Let’s say you buy a Volvo, arguably considered one of the safest cars on the road, and you drive it 70 mph into a brick wall (by the way, don’t do this, it ruins the paint job), is it the car’s fault that it may no longer run?
The same scenario applies to equipment. If the OEMs installation recommendations are not adhered to, there will be a high degree of probability that the compressed air equipment will not be reliable, will not experience the stated longevity, may require above average maintenance, may consume more electrical energy than required and may not consistently provide the compressed air quality required by production.
While it’s impossible to cover all of the things you need to consider when installing a rotary air compress (and we hope it’s an FS-Curtis), this short article is intended to help avoid the equivalent of driving your car into a brick wall.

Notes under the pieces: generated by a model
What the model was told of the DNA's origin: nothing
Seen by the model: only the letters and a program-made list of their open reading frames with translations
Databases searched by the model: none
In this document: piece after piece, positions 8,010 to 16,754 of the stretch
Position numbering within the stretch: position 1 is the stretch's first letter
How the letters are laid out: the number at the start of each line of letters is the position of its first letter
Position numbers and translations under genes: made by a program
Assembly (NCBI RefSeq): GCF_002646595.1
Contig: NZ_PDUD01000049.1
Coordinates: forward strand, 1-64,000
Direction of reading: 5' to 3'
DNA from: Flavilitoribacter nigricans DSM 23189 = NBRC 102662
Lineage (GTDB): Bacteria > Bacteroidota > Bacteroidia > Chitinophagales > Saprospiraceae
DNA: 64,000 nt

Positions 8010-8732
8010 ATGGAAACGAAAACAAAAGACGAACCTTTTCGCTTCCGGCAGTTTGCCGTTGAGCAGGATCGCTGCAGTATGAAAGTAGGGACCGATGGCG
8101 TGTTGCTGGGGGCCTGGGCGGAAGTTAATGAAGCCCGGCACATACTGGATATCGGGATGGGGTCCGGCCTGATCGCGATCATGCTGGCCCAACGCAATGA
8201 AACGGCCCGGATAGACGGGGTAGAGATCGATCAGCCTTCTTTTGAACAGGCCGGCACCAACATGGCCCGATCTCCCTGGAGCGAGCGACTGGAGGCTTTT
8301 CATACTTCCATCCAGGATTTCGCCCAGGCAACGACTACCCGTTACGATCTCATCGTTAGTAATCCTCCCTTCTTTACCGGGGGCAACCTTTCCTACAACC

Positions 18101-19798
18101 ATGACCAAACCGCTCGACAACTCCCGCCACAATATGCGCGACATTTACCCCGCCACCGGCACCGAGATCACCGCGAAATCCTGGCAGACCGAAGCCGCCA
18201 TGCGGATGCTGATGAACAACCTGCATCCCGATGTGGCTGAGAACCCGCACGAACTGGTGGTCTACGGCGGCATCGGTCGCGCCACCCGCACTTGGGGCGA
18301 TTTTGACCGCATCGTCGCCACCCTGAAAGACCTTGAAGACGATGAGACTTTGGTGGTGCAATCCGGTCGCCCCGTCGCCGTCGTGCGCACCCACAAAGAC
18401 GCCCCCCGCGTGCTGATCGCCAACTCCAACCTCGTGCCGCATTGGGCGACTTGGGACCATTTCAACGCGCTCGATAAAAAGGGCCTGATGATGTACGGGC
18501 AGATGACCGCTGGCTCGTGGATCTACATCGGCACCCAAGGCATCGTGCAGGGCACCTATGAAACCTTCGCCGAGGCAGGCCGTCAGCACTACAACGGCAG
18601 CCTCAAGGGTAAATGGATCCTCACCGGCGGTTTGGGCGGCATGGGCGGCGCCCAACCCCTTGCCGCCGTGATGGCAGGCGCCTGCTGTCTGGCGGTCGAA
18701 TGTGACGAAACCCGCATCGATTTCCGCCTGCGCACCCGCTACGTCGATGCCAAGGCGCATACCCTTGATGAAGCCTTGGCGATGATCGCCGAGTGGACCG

1) Have your system voltage measured. The most common electrical utility voltages in the United States are 200 volt, 208 volt, 230 volt, 460 volt. Electrical utilities guarantee a voltage supply tolerance of + 10%. For example, if the voltage stated supply is 230 volts it could measure at any given time from 207 up to 243 volts. Most electrical utilities attempt to hold the supply voltage to + 5%. Operating electrical motors off design or away from their nameplate voltage will generate additional heat leading to reduced motor life expectancy. The majority of induction motors, 5 hp through 600 hp supplied to the U.S. market, are 230 & 460 volts; however, 200 & 208 volt systems are becoming more popular. If a 230 volt name plated motor is operated on a 200 to 208 volt system it will operate in an elevated heated condition leading to extremely reduced motor life. This is not a recommended practice. There are motors specifically designed for 200 & 208 volt operation. For these applications motors name plated as such should be used.